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Carole Radziwill On The Beauty Culture of The Real Housewives

What came first: The Real Housewives or our ever-growing obsession with perfection? Did the smoky eyes and bandage dresses on Bravo’s juggernaut Housewives franchise influence the beauty choices of millions of women or have my fellow Housewives simply conformed to society’s ever-changing beauty standards?

To answer that, we need to travel back to 2006. Facebook was in its infancy, Jack Dorsey gave birth to Twitter, and Bravo announced a new show: The Real Housewives of Orange County. The franchise grew up alongside these newfangled social apps, and so did the Housewives themselves. We are pop culture, and we are informed by pop culture. We have incredible reach, but we too are merely followers on the yellow brick road that led to the rise of social media, beauty bloggers, and the filtered culture we have all grown accustomed to.

When I joined the franchise in 2011, The Real Housewives of New York City had been on the air for four seasons. Facebook and Twitter were no longer novelties; they had helped to popularize the shows — and to normalize oversharing. But it was the birth of Instagram (in late 2010) and Snapchat (in 2011) — and with them, the filter — that revolutionized, seemingly overnight, the way we present ourselves to the world.

Until then my experience with glam could have been summed up in two words: “What’s glam?” In fact, in 2006, I had a job as a columnist for Glamour. Each month I took a celebrity — Alec Baldwin, Julianne Moore, Jon Bon Jovi — to lunch and interviewed them. That conversation, along with photos of the two of us at lunch, then appeared on the glossy pages of the magazine. Every month, for two years, I brushed my own hair and did my own makeup before sitting down for a nationally published photo shoot with A-list stars. It never occurred to me, or my editor, to have my makeup professionally done. That was for movie stars, models, and the occasional brides. Not writers, working girls, or your average housewife.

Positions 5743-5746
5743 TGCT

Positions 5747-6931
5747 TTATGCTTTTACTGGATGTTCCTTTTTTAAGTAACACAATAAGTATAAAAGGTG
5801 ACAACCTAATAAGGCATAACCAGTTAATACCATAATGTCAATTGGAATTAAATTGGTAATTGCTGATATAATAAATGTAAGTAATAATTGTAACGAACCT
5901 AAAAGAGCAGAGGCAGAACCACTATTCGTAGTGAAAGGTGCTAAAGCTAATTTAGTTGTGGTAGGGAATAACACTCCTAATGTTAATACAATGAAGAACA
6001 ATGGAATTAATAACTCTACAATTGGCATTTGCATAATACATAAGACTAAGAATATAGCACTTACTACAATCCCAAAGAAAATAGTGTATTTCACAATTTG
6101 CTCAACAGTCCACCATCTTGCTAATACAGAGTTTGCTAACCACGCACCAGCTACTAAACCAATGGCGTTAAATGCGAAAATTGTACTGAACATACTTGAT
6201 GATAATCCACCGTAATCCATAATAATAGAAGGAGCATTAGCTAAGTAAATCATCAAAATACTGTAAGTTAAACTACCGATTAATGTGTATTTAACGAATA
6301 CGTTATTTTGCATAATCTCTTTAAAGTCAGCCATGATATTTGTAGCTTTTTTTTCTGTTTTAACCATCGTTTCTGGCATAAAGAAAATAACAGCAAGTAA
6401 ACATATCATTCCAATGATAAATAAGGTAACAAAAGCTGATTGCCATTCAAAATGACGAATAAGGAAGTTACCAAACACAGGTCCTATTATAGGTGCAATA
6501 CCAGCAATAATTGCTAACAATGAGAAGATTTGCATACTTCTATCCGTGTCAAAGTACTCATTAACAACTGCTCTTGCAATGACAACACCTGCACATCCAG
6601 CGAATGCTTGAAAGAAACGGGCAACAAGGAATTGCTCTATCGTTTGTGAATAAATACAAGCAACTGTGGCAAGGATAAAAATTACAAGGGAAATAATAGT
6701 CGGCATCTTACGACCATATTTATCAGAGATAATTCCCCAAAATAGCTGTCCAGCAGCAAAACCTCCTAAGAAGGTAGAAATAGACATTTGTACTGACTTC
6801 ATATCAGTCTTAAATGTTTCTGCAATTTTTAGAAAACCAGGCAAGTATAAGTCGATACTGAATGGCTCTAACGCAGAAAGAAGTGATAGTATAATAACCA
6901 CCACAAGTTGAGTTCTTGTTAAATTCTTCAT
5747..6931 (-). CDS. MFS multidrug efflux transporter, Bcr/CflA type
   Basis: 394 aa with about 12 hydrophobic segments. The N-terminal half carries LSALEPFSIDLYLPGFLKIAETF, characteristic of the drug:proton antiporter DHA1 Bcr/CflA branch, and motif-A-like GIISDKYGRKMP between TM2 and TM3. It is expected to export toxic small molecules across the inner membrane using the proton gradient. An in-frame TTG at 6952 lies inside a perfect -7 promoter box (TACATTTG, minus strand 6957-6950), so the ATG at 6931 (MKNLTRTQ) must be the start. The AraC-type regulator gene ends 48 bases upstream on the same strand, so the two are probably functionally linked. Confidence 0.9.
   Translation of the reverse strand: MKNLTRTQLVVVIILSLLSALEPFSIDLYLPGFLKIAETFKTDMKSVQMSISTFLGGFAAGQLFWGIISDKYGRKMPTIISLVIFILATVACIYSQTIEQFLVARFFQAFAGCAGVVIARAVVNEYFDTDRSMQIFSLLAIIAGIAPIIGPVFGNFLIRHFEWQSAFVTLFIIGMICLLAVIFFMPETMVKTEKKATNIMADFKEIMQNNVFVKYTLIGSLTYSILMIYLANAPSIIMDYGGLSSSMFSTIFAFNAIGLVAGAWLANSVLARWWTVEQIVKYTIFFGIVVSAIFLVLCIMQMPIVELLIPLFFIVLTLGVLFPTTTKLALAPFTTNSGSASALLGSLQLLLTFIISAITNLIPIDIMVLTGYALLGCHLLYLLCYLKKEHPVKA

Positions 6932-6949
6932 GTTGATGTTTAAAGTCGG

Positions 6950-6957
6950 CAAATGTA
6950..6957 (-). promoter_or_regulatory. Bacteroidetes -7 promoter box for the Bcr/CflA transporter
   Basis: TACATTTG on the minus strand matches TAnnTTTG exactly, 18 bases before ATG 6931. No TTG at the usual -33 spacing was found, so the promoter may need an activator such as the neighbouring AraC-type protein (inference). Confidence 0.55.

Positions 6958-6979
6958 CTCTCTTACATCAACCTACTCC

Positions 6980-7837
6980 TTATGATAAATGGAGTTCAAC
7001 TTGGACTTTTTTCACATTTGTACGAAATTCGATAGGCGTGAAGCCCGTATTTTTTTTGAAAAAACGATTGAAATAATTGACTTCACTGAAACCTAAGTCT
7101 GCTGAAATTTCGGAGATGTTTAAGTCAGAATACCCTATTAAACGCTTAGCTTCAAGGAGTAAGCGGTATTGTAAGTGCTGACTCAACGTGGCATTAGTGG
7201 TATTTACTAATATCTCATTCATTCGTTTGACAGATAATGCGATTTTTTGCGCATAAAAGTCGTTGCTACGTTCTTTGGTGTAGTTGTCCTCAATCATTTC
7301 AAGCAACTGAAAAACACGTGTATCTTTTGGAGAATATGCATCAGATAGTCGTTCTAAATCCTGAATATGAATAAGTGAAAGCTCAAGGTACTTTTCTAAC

In my first season of RHONY, I, along with most of the season five cast, did not get my makeup done professionally for each scene I filmed. When I started RHONY, I did not have the phone number for a single makeup artist (I now have eight, on two coasts). We had glam teams, courtesy of Bravo, only for our “confessionals” and a few of the “all-cast” events. It wasn’t until midway through season six — incidentally, also the year we all joined Instagram — that I recall glam becoming the rule and not the exception. It all started with a ruined blow-dry in the Berkshires: When Kristen splashed water on Ramona’s fresh blowout, and Ramona went, well, berserk, we knew that a new standard of glam had arrived. I suppose, after all those years, it was difficult to watch yourself on a high-definition TV screen and not want to make improvements.

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